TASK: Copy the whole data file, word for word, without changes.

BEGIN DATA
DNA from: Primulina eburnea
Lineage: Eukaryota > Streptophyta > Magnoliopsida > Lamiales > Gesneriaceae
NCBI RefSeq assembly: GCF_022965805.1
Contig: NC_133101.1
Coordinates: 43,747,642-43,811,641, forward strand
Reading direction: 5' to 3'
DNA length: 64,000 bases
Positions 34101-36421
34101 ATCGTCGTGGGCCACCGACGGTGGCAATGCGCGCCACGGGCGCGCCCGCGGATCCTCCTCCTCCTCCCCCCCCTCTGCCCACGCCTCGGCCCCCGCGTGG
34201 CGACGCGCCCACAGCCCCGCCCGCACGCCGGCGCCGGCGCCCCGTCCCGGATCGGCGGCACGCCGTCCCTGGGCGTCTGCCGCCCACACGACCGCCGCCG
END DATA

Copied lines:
DNA from: Primulina eburnea
Lineage: Eukaryota > Streptophyta > Magnoliopsida > Lamiales > Gesneriaceae
NCBI RefSeq assembly: GCF_022965805.1
Contig: NC_133101.1
Coordinates: 43,747,642-43,811,641, forward strand
Reading direction: 5' to 3'
DNA length: 64,000 bases
Positions 34101-36421
34101 ATCGTCGTGGGCCACCGACGGTGGCAATGCGCGCCACGGGCGCGCCCGCGGATCCTCCTCCTCCTCCCCCCCCTCTGCCCACGCCTCGGCCCCCGCGTGG
34201 CGACGCGCCCACAGCCCCGCCCGCACGCCGGCGCCGGCGCCCCGTCCCGGATCGGCGGCACGCCGTCCCTGGGCGTCTGCCGCCCACACGACCGCCGCCG